The principal wife of Hadrat Ali was Hadrat Fatima, the favourite daughter of the holy Prophet. During the lifetime of Hadrat Fatima, Hadrat Ali at one stage proposed to marry a daughter of Abu Jahl. When the holy Prophet came to know of this proposal, he became annoyed and declared that if Hadrat Ali wanted to marry another wife, he should divorce Hadrat Fatima first. Thereupon Hadrat Ali abandoned the idea of marrying another wife. Hadrat Fatima was the mother of three sons and two daughters. The sons were Hasan, Hussain, and Mohsin. Mohsin died during childhood. The daughters were Zainab and Umm Kulthum.
After the death of Hadrat Fatima, Hadrat Ali married a number of wives. They were:
(1) Umm-ul-Bunian who was the daughter of Hazam b. Khalid. Hadrat Ali had five sons from her, namely: Abdullah, Jafar, Abbas, Othman, and Umar. All of them except Abbas were martyred in the battle of Karbala along with Hadrat Hussain.
(2) Khaula was the daughter of Jafar Hanfiyah. She was the mother of the son known as Muhammad b. Hanfiyah.
(3) Umm Habib who was the daughter of Rabiah. She gave birth to a son Umar, in the daughter Ruqiya.
(4) Asma who was the daughter of Umais. She was in the first instance married to Hadrat Jafar, an elder brother of Hadrat Ali. On the death of Hadrat Jafar, Hadrat Abu Bakr married her. After the death of Hadrat Abu Bakr she married Hadrat Ali. She had to sons from Hadrat Ali, namely: Yahya and Muhammad Asghar.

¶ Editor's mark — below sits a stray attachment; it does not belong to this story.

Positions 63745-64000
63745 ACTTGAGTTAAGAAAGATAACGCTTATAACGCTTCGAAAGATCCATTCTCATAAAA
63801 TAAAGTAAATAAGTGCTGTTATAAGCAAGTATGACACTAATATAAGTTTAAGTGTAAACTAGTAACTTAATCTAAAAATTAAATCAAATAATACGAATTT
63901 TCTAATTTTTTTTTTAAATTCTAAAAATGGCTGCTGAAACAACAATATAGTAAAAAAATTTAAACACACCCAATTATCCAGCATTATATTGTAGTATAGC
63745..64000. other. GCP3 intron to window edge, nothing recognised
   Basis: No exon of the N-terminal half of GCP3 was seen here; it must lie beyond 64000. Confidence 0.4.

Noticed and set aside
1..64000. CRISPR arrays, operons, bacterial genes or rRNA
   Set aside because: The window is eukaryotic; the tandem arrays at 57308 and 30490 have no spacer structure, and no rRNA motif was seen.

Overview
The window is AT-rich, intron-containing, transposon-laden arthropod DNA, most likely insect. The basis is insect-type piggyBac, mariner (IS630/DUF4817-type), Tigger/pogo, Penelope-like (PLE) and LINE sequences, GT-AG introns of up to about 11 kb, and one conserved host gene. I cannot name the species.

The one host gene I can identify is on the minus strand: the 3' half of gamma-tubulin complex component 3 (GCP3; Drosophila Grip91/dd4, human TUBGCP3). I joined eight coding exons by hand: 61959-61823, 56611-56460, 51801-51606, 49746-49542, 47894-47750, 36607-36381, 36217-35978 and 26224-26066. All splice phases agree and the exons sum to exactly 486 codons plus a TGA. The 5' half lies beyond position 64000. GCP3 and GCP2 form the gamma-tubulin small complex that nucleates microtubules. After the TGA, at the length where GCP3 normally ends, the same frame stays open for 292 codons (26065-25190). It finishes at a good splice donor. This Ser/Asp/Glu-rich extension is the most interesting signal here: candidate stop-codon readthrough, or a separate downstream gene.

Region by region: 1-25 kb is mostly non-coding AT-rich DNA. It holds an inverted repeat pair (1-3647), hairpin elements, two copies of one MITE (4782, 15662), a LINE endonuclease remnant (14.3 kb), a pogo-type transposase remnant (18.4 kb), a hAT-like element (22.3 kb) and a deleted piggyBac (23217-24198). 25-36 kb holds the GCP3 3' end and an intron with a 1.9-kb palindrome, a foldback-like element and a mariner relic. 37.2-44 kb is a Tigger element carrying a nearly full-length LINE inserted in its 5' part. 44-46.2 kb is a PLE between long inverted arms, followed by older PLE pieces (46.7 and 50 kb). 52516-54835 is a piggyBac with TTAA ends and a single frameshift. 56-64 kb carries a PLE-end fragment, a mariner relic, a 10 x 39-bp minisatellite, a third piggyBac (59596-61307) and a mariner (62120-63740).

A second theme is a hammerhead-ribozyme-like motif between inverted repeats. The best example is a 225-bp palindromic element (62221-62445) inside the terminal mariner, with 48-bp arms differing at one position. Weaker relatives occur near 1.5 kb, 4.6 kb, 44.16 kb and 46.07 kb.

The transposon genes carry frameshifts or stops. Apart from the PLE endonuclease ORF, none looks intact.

(5) Laila who was the daughter of Masud. She was the mother of two sons, namely Ubaidullah and Abu Bakr.
(6) Umama who was a daughter of Abi Al Aa's and Hadrat Zainab and elder sister of Hadrat Fatima. Her son from Hadrat Ali bore the name of Muhammad Awsat.
(7) Umm Saeed who was a daughter of Urwa. She bore Hadrat Ali two daughters, namely: Umm-ul-Hasan and Rumia.
(8) Muhyat was a daughter of the famous Arab poet Imra-ul-Qais. She gave birth to a daughter who expired in infancy.
Hadrat Ali married nine wives
in all including Hadrat Fatima. The number of wives at a time however did
not exceed four. He had a few slave girls of whom Humia and Umm Shuaib
bore him 12 daughters, Nafisa, Zainab, Ruqiya, Umm-ul-Karaam, Humaira,
Umm Salma, Sughra, Khadija, Umm Hani, Umm Kulthum Jamana and Maimuna. Hadrat
Ali was, in all, the father of 15 sons and 18 daughters. [total = 33 children]
Man of many distinctions
Hadrat Ali was a man of many distinctions. He owed his distinctions to his relationship with the holy Prophet, his valour, his knowledge and his spiritual attainments.
Because of his multidimensional greatness and outstanding qualities, Hadrat Ali is known by many appellations, and each appellation illuminates one particular aspect of his excellence.
Some of these appellations are as follows:
(1) Murtada - he with whom God is pleased
References to Hadrat Ali in the Qur'an
According to the commentators of the Holy Qur'an, there are numerous verses in the Holy Qur'an which have implied references to Hadrat Ali. According to the Shi'ah commentators there are as many as 300 verses in the Holy Qur'an which have an implied reference to Hadrat Ali. According to the Sunni commentators this number is much smaller. According to the consensus of commentators, some of the verses which refer to Hadrat Ali are as follows: